98 taken to hospital after ‘poison gas’ attack on girls school

By Calvin Palmer

Dozens of schoolgirls collapsed with headaches and nausea as they waited in line for a Koran reading at the their school in northeastern Afghanistan today.

Authorities believes this second apparent poisoning in two days raises concerns that the Taliban and other fundamental Islamic groups have found a new weapon to intimidate girls into staying at home rather than attending school.

Students were gathering in the yard of Aftab Bachi school in Muhmud Raqi for a morning reading of the Koran when a strange odor filled the area.

School principal Mossena, who like many Afghans goes by one name, said one girl collapsed and then others. All the students were sent home.

“I saw several students fall down on the ground,” she said from her hospital bed.

Mossena said she did not know what happened next because she collapsed and woke up in the main hospital in Muhmud Raqi, the capital of Kapisa province, which lies just northeast of Kabul.

At least 98 people were admitted, including 84 students, the principal, 11 teachers and two cleaners, said Khalid Enayat, the hospital’s deputy director. Another 30 students are being monitored.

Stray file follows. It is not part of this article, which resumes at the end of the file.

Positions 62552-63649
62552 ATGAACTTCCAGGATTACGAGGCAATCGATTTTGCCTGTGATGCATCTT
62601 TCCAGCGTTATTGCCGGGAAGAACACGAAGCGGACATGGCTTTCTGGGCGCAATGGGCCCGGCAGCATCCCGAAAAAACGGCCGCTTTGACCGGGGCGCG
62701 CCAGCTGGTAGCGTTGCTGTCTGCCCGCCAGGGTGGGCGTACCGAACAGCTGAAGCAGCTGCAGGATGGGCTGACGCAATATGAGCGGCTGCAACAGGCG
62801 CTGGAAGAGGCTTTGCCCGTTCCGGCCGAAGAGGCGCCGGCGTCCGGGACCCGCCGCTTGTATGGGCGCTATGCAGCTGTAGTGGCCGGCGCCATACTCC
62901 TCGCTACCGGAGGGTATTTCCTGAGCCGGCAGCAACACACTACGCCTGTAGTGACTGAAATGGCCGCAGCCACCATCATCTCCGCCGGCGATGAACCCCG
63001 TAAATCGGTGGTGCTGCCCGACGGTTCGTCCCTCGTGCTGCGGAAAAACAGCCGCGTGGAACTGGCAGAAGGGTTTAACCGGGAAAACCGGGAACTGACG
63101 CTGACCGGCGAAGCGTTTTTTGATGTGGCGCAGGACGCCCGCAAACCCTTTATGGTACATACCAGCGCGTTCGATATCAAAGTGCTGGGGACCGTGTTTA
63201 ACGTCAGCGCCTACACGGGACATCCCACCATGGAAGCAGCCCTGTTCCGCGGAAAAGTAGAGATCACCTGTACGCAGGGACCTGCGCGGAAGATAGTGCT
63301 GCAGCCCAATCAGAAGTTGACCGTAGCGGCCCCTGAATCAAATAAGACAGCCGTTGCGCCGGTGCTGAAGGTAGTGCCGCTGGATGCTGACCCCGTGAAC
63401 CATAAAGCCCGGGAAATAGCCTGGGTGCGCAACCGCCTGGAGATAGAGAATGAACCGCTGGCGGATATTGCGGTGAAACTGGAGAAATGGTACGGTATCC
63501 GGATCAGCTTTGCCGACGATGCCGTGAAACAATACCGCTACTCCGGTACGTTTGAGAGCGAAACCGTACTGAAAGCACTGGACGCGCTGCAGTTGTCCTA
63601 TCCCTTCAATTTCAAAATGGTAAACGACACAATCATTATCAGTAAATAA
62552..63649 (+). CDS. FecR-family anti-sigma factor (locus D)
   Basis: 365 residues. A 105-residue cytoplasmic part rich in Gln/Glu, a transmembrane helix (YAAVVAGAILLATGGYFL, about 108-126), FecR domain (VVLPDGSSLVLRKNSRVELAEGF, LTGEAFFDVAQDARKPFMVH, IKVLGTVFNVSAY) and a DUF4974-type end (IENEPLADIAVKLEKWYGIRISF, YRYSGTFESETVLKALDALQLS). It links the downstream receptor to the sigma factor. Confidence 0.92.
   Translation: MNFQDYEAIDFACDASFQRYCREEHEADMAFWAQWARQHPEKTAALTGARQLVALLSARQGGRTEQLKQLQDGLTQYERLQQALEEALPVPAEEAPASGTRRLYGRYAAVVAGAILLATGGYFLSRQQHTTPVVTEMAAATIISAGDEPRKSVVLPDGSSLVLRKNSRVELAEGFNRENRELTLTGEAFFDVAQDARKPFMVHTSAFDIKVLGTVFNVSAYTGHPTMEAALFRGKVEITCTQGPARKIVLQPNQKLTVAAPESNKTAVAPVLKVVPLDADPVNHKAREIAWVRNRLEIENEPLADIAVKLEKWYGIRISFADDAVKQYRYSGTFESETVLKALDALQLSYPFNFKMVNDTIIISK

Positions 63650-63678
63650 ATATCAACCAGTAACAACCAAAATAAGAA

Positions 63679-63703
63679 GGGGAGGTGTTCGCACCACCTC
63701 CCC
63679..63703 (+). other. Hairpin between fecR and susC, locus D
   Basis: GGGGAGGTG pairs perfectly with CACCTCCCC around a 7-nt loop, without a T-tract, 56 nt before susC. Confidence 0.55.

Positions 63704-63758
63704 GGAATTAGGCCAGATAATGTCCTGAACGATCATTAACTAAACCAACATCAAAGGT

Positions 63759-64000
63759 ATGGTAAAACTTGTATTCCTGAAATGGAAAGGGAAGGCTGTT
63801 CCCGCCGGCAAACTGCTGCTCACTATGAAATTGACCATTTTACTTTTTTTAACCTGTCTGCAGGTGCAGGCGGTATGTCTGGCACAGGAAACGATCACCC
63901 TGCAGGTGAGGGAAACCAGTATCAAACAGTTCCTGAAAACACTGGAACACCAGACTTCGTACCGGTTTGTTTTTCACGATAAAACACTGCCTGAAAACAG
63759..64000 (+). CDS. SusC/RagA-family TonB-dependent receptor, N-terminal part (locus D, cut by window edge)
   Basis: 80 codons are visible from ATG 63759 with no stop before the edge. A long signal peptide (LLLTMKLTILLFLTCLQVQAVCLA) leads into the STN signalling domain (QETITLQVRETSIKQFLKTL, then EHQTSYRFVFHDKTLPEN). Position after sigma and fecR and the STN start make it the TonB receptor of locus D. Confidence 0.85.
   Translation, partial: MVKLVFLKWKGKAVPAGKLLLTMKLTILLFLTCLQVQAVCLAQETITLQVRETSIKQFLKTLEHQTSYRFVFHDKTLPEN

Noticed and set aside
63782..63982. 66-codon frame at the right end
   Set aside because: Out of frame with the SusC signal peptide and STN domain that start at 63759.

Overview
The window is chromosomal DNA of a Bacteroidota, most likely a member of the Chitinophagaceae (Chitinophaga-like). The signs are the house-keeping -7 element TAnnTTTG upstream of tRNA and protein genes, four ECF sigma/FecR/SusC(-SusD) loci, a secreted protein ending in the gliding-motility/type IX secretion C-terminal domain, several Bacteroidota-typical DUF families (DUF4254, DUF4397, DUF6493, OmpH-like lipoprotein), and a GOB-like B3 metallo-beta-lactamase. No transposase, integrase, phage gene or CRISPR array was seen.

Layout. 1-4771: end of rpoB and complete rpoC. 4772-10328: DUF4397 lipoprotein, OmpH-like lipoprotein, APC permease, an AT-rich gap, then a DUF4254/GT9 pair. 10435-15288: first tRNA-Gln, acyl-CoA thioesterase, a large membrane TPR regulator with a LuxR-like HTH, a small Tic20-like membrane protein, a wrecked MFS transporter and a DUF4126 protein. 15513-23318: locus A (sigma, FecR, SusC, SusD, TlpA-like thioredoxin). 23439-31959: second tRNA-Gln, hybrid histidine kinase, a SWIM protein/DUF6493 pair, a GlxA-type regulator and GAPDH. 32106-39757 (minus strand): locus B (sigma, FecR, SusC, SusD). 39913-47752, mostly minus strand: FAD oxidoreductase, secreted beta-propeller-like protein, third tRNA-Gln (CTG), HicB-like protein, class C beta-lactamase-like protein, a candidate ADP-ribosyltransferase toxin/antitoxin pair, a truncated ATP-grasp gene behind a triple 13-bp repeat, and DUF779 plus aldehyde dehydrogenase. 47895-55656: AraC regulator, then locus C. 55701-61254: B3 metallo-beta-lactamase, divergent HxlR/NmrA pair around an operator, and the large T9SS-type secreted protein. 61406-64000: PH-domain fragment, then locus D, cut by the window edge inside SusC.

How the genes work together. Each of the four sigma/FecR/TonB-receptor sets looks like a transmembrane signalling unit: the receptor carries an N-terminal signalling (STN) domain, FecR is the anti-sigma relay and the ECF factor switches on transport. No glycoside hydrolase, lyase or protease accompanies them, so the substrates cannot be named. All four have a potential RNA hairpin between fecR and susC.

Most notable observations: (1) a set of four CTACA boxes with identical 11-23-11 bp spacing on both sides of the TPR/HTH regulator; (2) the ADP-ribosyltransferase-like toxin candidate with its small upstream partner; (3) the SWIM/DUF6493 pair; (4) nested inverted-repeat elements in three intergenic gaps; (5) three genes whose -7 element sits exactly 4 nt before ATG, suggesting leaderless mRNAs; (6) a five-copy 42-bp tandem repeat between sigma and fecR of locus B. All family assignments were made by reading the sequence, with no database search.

Today’s incident is the third alleged poisoning at a girls school in about two weeks.

Yesterday, 61 schoolgirls and one teacher went to the hospital in neighboring Parwan province with a sudden illness that caused some to pass out.

In late April, dozens of girls were hospitalized in Parwan after being sickened by what officials said were strong fumes or a possible poison gas cloud.

The Kapisa patients complained of similar symptoms to those in the Parwan incidents, including headaches, vomiting and shivering.

Hospital officials said blood samples had been sent to medical authorities in Kabul for testing.

Interior Ministry Spokesman Zemeri Bashary said officials suspect some sort of gas poisoning in Kapisa, but that police were still investigating.

The Taliban and other conservative extremist groups in Afghanistan oppose education for girls, who were not allowed to attend school under the 1996-2001 Taliban regime.

Though it was unclear if the recent incidents were the result of attacks, militants in the south have previously assaulted schoolgirls by spraying acid in their faces and burning down schools to protest the against the government and girls’ education. Scores of Afghan schools have been forced to close because of violence.

But the apparent poisonings have taken place in northeast Afghanistan, which is not as opposed to education for girls as the conservative southern regions.

No group has claimed responsibility for the mass illnesses.

[Based on a report by the Associated Press.]

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